Monday, November 09, 2009

Marc Elrich Comments on School Funding Dispute

County Council Member Marc Elrich, a former 5th grade teacher at MCPS for many years, offered the following comments about the county’s school funding conflict with the state.


The State BOE (Board of Education) is fundamentally wrong on this one. The compromise would have been to grant us a waiver the right way. To be sure, they are not qualified to judge either the state of the economy or the state of our budgets. The absurdity of their decision shows that.

The only reason we did not make MOE (maintenance of effort) is because the unions gave back their COLAS. The value of that act by the unions, as part of something all the unions did to help us avert a total budget meltdown, was virtually equal to the amount we didn't spend in failing to meet the MOE. In short, if we'd funded the union contracts, we'd have met MOE. We failed to meet it by the value of those contracts.

But, if we’d funded those contracts, we’d have had to fund all of the other union contracts because they were to be treated the same. The cost to the County would have been around $125 million total. To find the $125 million, we’d have had to cut that amount from the government side of the budget (since any cuts to schools would have brought them under MOE again.) There is no way that that could have been achieved without massive layoffs. It’s a number so big that it could not be done with furloughs. It would have cost a very large number of jobs and substantially reduced services. It was a very bad option.

The fundamental issue is this. If in hard economic times you fail to meet MOE because the labor unions are willing to reduce their contracts, you should get a waiver. This is not a reduction in spending in the classroom, it doesn’t increase class size and it doesn’t reduce educational programming, all of which are the laudable intentions behind the MOE law in the first place.

The Board’s application of the law leads to even more absurd implications. If the Superintendent found a way to reorganize administration that saved $25 million dollars and if school budget is then $25 million less than MOE would require, then you’d fail to meet MOE and get penalized. How nuts is that? Under the current rules, you can’t save money, you can only spend more money. Something is seriously not right here. It defies logic, it disincentivizes any effort to be more efficient, and it punishes schools if unions contribute to balancing the budget. It’s just wrong.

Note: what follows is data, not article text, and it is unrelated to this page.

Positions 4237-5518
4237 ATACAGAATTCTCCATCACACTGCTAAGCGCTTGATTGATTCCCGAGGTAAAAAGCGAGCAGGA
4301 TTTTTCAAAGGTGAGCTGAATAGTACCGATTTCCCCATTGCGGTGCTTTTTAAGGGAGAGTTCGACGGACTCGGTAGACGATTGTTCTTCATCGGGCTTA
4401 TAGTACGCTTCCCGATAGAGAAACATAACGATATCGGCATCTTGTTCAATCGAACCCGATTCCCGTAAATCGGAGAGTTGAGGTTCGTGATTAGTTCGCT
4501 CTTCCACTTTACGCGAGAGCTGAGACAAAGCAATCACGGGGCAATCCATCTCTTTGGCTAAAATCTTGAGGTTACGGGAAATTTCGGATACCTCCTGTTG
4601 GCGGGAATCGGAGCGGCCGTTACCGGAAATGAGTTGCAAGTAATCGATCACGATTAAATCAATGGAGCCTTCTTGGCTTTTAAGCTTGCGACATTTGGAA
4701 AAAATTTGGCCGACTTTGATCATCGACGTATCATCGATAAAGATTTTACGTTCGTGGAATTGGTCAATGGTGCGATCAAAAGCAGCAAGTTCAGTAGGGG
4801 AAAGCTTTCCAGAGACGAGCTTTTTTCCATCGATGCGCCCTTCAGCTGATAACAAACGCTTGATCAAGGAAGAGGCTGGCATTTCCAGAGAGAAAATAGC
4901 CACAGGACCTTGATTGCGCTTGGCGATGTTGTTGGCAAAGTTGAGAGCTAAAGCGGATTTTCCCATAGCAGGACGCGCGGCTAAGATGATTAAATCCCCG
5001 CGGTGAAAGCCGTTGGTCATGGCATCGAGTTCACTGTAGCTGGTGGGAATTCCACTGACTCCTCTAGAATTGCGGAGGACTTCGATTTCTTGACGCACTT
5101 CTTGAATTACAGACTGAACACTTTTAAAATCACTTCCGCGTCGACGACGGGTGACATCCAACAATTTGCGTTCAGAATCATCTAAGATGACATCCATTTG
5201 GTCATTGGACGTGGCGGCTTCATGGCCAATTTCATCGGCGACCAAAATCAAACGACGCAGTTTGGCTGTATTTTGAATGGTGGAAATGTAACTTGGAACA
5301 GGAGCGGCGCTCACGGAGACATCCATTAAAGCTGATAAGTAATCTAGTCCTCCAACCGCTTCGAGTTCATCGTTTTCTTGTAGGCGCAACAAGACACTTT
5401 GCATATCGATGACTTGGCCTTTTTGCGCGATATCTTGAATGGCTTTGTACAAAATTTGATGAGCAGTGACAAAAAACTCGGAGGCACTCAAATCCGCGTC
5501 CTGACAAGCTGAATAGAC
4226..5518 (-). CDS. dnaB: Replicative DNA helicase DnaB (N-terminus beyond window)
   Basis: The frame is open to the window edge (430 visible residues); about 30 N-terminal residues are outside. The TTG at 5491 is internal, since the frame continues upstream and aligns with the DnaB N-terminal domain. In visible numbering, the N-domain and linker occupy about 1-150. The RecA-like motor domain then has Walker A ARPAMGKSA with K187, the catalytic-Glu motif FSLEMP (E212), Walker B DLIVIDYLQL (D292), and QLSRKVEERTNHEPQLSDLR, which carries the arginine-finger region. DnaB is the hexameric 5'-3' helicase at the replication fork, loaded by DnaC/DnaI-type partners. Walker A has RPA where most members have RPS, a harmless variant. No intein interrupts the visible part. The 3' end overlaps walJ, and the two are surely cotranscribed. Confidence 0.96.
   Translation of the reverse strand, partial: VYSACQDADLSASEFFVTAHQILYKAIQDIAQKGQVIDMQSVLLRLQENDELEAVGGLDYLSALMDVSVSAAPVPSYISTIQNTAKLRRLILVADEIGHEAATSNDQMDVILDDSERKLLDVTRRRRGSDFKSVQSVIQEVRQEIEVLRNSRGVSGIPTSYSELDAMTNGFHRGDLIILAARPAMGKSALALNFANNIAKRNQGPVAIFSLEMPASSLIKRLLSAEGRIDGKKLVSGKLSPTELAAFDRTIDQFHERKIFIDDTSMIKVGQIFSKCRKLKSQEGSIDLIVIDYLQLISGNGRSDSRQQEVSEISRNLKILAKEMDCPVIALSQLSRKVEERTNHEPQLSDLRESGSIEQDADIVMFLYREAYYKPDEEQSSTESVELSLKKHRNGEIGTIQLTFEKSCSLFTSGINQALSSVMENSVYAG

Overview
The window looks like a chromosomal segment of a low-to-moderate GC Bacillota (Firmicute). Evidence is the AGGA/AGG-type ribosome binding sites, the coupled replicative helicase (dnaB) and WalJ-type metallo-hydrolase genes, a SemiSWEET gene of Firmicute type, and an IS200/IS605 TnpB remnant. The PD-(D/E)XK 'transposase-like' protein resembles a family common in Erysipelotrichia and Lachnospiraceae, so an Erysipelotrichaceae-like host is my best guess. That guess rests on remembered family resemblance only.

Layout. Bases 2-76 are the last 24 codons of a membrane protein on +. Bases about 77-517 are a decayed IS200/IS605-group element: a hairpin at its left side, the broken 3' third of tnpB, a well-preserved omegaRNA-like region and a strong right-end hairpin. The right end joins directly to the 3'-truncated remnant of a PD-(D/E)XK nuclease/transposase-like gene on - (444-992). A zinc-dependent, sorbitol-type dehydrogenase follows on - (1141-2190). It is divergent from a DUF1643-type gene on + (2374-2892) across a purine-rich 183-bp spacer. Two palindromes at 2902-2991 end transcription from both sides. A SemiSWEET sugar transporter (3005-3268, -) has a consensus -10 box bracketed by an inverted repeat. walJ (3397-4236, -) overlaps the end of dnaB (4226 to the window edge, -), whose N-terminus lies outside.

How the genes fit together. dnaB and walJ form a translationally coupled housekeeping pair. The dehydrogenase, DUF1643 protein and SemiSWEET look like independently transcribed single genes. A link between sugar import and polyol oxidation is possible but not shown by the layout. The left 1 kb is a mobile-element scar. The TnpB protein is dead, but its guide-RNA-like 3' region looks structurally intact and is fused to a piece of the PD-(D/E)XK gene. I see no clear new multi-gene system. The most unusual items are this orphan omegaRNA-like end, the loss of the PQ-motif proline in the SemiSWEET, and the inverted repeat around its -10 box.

I would hope that there’s an honorable way out. The State BOE actually can’t force the County to do anything. What they would do is reduce funding to the school system which would only make the school funding situation worse! The County budget outlook is not improving. We don’t have the money. A confrontation over this will not produce a good outcome.

The other important point is that the county has routinely exceeded the MOE requirement, year after year. It has never been the County policy to fund as little as is needed to pass the State MOE requirement, but rather to spend as much as it can toward providing the best education possible. So for years, the County has poured money into the schools. Yet for this test, none of that matters. The fact that our failure to meet this year’s MOE is because, in part, of our history of spending even more than required was totally ignored by the State. And what message does that send to the Counties? Don’t spend above the MOE level because if you ever find yourself in an economic bind, your history of doing everything you can won’t count for beans and, in fact, your higher levels of past spending will drive even higher MOE requirements. It’s like being punished for doing a good thing.